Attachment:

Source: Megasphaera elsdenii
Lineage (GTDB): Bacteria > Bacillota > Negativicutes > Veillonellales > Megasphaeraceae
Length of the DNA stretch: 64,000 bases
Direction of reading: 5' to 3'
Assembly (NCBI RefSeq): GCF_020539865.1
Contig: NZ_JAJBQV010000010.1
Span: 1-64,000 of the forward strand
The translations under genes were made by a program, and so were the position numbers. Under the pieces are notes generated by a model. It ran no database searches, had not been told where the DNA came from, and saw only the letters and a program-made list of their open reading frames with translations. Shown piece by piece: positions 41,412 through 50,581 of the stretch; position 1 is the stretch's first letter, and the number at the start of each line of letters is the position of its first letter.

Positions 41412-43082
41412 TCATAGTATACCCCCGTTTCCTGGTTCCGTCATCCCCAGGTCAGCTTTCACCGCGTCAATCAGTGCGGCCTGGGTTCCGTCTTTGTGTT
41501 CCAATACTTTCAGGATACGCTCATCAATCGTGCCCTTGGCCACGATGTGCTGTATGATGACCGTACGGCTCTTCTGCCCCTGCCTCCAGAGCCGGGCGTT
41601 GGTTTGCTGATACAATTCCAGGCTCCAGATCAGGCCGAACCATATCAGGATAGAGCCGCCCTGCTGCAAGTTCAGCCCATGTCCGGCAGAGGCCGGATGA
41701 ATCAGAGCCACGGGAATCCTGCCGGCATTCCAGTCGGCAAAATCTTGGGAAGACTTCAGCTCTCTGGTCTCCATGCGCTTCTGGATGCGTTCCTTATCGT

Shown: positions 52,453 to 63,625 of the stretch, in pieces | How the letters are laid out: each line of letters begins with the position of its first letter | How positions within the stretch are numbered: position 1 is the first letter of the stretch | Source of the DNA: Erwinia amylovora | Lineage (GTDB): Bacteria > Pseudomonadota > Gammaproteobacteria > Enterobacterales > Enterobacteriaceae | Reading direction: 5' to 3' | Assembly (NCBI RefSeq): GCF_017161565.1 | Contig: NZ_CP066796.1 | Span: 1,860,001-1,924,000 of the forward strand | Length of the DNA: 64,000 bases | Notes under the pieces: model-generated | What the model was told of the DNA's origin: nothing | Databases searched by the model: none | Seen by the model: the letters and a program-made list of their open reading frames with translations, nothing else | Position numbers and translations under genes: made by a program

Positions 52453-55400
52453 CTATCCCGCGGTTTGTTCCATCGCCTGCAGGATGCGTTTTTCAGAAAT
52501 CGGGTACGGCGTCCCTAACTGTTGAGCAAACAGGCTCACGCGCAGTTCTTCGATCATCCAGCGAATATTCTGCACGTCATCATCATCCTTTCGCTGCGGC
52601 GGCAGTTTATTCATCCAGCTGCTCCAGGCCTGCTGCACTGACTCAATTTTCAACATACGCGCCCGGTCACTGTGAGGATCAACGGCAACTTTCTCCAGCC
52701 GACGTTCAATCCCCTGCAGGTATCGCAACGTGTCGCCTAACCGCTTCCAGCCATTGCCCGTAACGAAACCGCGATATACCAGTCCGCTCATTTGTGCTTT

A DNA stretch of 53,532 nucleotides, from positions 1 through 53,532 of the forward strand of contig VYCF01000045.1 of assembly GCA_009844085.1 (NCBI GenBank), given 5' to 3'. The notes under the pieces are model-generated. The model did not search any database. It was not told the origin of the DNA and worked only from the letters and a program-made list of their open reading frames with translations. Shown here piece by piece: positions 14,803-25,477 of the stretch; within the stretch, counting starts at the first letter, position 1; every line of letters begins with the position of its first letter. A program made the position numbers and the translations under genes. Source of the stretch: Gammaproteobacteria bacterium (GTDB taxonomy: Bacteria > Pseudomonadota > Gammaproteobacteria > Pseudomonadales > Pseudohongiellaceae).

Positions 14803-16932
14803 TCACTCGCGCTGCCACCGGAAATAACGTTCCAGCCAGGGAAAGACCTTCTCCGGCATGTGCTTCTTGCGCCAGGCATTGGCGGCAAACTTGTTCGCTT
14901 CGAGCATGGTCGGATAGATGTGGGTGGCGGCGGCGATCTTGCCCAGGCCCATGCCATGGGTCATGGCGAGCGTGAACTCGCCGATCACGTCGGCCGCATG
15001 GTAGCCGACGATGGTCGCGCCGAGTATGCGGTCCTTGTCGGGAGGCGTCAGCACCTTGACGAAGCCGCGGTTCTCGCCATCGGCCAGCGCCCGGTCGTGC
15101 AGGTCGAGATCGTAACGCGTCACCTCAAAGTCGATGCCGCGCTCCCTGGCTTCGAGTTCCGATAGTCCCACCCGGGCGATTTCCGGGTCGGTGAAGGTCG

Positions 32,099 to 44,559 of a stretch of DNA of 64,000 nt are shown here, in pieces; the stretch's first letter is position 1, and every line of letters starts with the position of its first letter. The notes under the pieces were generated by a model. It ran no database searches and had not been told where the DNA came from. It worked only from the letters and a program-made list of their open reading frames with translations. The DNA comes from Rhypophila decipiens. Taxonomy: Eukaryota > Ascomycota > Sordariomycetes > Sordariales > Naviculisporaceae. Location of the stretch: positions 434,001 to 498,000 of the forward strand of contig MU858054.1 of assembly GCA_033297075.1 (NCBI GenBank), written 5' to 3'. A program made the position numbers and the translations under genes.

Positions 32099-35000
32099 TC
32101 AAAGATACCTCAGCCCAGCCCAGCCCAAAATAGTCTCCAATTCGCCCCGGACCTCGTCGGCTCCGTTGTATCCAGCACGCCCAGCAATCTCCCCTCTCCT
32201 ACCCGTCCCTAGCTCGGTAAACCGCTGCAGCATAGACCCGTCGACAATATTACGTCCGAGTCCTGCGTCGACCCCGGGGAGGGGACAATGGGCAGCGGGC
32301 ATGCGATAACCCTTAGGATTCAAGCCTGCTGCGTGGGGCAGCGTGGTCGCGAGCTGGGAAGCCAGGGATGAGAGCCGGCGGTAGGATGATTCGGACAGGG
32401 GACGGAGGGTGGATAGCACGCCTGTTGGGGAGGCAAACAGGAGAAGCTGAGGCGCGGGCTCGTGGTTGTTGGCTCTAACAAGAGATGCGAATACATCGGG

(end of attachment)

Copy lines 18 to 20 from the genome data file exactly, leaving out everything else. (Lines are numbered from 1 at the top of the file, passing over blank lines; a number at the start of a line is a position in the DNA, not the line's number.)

52601 GGCAGTTTATTCATCCAGCTGCTCCAGGCCTGCTGCACTGACTCAATTTTCAACATACGCGCCCGGTCACTGTGAGGATCAACGGCAACTTTCTCCAGCC
52701 GACGTTCAATCCCCTGCAGGTATCGCAACGTGTCGCCTAACCGCTTCCAGCCATTGCCCGTAACGAAACCGCGATATACCAGTCCGCTCATTTGTGCTTT

A DNA stretch of 53,532 nucleotides, from positions 1 through 53,532 of the forward strand of contig VYCF01000045.1 of assembly GCA_009844085.1 (NCBI GenBank), given 5' to 3'. The notes under the pieces are model-generated. The model did not search any database. It was not told the origin of the DNA and worked only from the letters and a program-made list of their open reading frames with translations. Shown here piece by piece: positions 14,803-25,477 of the stretch; within the stretch, counting starts at the first letter, position 1; every line of letters begins with the position of its first letter. A program made the position numbers and the translations under genes. Source of the stretch: Gammaproteobacteria bacterium (GTDB taxonomy: Bacteria > Pseudomonadota > Gammaproteobacteria > Pseudomonadales > Pseudohongiellaceae).